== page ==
The following night I headed to the Row Hotel at Assembly Row, Travel + Leisure’s number three hotel in the United States and number 44 in the world, and had a very different experience. This is a hotel for those seeking a more conventional stay, all the creature comforts (meaning no shared bathrooms), and perhaps a spot of bargain outlet shopping just outside the door.
At reception I was greeted warmly, and the desk clerk even ran after me when I missed the hallway where the guest elevators are located to make sure I could find my room. The grand lobby was bright and cheerful, decked out for the holidays and filled with folks attending company Christmas parties and conventions.
The hotel is part of the Marriott Autograph Collection, which means it’s fancier than a regular Marriott. This hotel has an indoor pool, a sun terrace, and a large fitness center. It’s a well-appointed, beautiful hotel. The decor feels rich and textured. I was a fan as soon as I arrived.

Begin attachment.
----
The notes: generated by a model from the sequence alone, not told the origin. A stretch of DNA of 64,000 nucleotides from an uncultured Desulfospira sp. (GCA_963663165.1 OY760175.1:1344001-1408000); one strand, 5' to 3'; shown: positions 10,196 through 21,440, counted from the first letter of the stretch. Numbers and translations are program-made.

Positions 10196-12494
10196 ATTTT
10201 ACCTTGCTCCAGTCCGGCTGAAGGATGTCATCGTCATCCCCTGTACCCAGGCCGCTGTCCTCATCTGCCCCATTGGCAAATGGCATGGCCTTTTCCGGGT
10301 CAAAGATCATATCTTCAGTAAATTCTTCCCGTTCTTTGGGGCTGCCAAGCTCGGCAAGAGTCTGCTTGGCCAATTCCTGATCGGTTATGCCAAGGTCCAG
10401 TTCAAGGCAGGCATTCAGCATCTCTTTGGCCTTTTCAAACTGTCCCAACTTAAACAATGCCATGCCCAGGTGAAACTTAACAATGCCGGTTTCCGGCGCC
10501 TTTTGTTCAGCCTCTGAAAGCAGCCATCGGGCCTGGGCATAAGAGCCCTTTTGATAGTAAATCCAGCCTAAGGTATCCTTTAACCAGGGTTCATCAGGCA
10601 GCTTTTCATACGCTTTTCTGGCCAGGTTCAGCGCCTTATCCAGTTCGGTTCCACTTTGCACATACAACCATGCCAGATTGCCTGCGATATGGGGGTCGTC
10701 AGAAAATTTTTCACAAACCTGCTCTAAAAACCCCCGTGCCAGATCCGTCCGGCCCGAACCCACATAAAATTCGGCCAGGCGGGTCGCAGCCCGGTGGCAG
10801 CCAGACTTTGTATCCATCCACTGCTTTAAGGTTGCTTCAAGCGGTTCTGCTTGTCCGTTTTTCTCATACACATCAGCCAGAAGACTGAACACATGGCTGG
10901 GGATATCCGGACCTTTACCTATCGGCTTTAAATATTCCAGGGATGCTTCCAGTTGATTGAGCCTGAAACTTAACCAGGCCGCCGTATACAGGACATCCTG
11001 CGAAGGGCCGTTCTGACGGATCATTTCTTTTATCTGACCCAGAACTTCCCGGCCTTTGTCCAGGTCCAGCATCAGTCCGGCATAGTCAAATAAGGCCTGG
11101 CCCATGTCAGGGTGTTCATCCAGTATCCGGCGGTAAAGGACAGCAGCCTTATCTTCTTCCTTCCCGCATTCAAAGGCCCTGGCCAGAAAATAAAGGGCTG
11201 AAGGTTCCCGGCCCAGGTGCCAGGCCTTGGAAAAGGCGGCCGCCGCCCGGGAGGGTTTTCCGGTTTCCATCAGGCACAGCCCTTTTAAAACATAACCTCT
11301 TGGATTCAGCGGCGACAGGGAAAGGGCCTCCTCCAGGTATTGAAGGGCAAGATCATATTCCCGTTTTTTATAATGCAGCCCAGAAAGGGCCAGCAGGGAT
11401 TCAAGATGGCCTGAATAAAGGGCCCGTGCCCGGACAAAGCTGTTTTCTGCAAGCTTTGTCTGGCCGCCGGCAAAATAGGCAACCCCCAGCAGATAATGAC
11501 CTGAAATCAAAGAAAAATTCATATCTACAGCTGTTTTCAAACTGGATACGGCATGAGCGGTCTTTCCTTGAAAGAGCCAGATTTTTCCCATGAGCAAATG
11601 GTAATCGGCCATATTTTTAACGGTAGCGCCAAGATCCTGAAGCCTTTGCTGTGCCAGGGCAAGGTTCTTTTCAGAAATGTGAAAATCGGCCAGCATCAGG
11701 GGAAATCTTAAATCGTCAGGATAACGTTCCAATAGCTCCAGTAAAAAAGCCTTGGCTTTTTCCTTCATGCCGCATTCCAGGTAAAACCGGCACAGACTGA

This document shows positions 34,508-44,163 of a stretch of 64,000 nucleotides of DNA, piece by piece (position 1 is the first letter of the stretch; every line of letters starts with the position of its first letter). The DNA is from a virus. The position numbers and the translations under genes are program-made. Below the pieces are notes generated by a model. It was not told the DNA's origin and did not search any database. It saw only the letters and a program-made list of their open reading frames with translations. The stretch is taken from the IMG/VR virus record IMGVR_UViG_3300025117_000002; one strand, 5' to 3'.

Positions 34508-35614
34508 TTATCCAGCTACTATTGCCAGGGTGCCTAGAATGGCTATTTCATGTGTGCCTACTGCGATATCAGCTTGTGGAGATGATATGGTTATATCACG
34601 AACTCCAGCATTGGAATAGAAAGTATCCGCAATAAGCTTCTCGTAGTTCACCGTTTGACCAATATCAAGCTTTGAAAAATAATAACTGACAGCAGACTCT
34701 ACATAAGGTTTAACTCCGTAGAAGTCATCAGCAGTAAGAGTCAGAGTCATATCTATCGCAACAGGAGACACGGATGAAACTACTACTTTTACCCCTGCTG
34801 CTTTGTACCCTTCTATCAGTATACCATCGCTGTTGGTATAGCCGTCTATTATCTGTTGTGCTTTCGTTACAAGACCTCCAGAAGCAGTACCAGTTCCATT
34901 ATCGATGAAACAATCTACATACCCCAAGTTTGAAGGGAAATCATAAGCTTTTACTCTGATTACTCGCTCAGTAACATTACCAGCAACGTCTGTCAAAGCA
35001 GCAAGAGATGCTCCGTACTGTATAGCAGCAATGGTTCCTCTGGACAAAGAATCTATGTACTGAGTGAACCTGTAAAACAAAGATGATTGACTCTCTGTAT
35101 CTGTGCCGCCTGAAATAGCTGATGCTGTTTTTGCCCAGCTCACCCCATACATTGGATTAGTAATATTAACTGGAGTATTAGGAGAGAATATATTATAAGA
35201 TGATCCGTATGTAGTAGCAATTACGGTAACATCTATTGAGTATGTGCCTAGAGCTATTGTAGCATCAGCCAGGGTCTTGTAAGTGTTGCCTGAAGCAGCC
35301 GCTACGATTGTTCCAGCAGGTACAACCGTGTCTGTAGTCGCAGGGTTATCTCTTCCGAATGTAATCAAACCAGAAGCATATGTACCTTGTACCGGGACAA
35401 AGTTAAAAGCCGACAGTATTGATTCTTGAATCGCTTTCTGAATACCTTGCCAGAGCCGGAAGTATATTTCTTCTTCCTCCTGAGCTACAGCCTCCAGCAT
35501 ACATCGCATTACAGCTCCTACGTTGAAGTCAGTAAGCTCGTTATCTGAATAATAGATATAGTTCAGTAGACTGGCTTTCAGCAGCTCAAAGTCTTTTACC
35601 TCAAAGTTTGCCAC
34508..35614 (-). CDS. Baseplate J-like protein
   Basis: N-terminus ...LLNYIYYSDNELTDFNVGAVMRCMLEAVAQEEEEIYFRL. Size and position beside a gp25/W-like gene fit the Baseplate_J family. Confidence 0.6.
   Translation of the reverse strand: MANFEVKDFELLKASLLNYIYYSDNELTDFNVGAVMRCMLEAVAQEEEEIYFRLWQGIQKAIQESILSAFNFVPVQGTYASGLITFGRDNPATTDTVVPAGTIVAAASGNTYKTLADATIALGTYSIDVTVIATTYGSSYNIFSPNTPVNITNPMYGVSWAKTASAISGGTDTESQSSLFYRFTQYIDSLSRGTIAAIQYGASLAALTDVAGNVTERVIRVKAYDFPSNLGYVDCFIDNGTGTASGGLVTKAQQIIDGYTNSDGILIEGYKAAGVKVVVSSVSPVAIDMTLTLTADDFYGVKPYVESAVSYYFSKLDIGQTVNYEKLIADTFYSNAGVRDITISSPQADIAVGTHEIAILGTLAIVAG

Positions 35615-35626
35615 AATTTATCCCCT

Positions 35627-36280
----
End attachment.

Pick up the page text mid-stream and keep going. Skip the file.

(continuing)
Imagine how a movie filmed in the 1970s that takes place in the 1920s would look, and you have a sense of how the hallways and guest rooms are decorated in this hotel. This is a Marriott that takes chances with a capital C, and those chances pay off. Smoky browns and weird steam punk elements were everywhere, and I loved it. I’ve yet to find a picture that captures the essence of it, so you’ll need to trust me on this one.
I’m able to yammer on about the decor because everything else about my experience was flawless, except for a lascivious guest who got handsy at the the bar. I sank into the bed and slept like a baby. There were USB outlets everywhere I needed them, the Wi-Fi was zippy, and the shower pressure was just the way I like it.
Does the Row Hotel deserve its title from Travel + Leisure? This is an absolute yes. If I gave it a grade, it would be an A. It had everything I needed, especially a bathroom in my room.